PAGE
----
An Investigation of Functional Brain Activity in Youth At-Risk for Serious Mental Illness during a Monetary Incentive Delay Task: Results from the PROCAN Study

Poster B39, Tuesday, October 9, 11:30 am - 1:00 pm, Essex Ballroom

Paul Metzak1, Signe Bray1,2,3,4, Stefanie Hassel1, Glenda MacQueen1, Benjamin Goldstein5,6, JianLi Wang7,8, Sidney Kennedy9,10,11,12, Catherine Lebel1,2,3,4, Jean Addington1; 1Hotchkiss Brain Institute, Department of Psychiatry, University of Calgary, 2Department of Radiology, University of Calgary, 3Child & Adolescent Imaging Research (CAIR) Program, 4Alberta Children’s Hospital Research Institute, 5Departments of Psychiatry and Pharmacology, Faculty of Medicine, University of Toronto, 6Centre for Youth Bipolar Disorder, Sunnybrook Health Sciences Centre, 7Work & Mental Health Research Unit, Institute of Mental Health Research, University of Ottawa, 8School of Epidemiology and Public Health, Faculty of Medicine, University of Ottawa, 9Department of Psychiatry, University Health Network & St. Michael's Hospital, Toronto, 10Arthur Sommer Rotenberg Chair in Suicide and Depression Studies, St. Michael’s Hospital, 11Li Ka Shing Knowledge Institute, St. Michael’s Hospital, 12Krembil Research Institute, University Health Network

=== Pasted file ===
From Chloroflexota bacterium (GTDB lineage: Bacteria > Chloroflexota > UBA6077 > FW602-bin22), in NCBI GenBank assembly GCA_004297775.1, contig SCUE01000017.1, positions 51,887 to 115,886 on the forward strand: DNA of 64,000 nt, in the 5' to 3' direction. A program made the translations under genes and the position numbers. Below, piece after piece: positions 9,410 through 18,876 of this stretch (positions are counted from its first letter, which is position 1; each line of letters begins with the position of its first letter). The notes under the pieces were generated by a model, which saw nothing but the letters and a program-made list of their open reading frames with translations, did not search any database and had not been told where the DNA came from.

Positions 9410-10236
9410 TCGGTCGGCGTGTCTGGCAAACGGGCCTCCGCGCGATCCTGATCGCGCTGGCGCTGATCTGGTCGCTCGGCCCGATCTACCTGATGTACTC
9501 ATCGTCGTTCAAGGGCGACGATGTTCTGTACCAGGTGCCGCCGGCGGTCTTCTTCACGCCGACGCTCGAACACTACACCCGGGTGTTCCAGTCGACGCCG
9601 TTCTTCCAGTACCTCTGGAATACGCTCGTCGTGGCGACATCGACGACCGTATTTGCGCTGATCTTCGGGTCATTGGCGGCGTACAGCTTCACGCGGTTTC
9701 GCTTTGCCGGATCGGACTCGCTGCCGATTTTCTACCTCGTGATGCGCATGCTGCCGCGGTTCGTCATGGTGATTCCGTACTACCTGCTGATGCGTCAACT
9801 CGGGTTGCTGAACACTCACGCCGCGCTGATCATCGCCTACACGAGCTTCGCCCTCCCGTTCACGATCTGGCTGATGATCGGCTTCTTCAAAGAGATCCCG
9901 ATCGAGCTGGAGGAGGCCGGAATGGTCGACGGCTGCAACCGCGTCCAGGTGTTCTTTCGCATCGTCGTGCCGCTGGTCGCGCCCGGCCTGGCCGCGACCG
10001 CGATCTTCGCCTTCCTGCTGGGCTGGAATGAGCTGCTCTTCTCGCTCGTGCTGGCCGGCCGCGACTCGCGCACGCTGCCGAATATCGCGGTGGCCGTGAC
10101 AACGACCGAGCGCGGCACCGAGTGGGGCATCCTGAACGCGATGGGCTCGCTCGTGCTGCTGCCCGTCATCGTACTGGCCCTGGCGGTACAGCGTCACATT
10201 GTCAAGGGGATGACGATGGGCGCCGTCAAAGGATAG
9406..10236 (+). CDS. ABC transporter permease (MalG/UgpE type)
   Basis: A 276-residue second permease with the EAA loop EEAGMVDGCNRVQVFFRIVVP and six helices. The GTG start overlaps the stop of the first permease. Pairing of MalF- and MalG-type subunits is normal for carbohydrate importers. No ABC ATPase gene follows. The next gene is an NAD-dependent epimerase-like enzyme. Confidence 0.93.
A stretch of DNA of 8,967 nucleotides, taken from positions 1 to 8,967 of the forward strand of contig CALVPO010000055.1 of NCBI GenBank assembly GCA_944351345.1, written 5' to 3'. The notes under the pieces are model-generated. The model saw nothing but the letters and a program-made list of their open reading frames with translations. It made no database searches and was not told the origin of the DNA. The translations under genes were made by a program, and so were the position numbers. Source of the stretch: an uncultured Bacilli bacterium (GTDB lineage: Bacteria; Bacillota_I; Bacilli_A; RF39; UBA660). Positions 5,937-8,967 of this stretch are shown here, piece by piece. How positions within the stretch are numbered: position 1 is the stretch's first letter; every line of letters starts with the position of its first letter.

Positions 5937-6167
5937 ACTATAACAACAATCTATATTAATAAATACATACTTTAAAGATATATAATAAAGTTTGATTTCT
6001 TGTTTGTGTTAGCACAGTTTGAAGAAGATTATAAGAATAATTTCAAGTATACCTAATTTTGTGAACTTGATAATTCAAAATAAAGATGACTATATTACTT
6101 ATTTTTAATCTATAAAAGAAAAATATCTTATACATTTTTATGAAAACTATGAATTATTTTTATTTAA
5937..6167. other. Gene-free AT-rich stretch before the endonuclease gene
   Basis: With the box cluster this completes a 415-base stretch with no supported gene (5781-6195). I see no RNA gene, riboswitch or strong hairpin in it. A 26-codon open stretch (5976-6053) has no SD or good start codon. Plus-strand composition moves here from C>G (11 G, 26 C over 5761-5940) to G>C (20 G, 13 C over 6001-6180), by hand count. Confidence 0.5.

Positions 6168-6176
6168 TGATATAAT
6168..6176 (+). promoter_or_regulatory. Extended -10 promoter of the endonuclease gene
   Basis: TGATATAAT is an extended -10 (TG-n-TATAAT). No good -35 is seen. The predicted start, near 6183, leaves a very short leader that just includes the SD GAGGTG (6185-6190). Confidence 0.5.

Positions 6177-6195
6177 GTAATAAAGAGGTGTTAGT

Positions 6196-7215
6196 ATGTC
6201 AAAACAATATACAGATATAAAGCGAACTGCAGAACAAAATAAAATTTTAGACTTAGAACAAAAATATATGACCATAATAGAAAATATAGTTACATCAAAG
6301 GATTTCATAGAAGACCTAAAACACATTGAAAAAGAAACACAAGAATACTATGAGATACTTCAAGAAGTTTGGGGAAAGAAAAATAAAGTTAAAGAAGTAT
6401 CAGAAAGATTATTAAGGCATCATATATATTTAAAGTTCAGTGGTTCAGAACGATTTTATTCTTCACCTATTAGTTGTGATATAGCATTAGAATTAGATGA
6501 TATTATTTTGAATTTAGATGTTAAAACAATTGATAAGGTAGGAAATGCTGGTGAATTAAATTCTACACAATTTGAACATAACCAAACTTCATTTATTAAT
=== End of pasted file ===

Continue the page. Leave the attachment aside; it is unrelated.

The Monetary Incentive Delay (MID) task shows robust reward anticipation effects making it an ideal paradigm for use in psychiatric populations at risk for anhedonia symptoms. The MID involves making a response to a briefly presented stimulus by pressing a button, where each stimulus is associated with a monetary reward (or none). It has been used extensively in neuroimaging research to identify the neural basis of the affective response to reward, as well as to identify changes in the reward network related to psychiatric symptoms and disorders. However, much less is known about the relationship between the neurobiology of the reward network and youth at-risk for serious mental illness (SMI). In order to address this gap in the literature, the Canadian Psychiatric Risk & Outcome (PROCAN) study used functional magnetic resonance imaging (fMRI) to examine a sample of youth at various stages of risk for SMI while performing the MID task. These stages included healthy controls (HC), non-help seeking youth with risk factors (Stage 0), distressed youth with early mood and anxiety symptoms (Stage 1a), and youth with subthreshold psychotic symptoms (Stage 1b). Although the fMRI results indicated that participants in all stages utilized a similar brain network to perform the task, differences in activity were found in the prefrontal cortex, basal ganglia and insula when comparing the more symptomatic (Stages 1a and 1b) to the less symptomatic participants (HCs and Stage 0).

Topic Area: Neuroimaging

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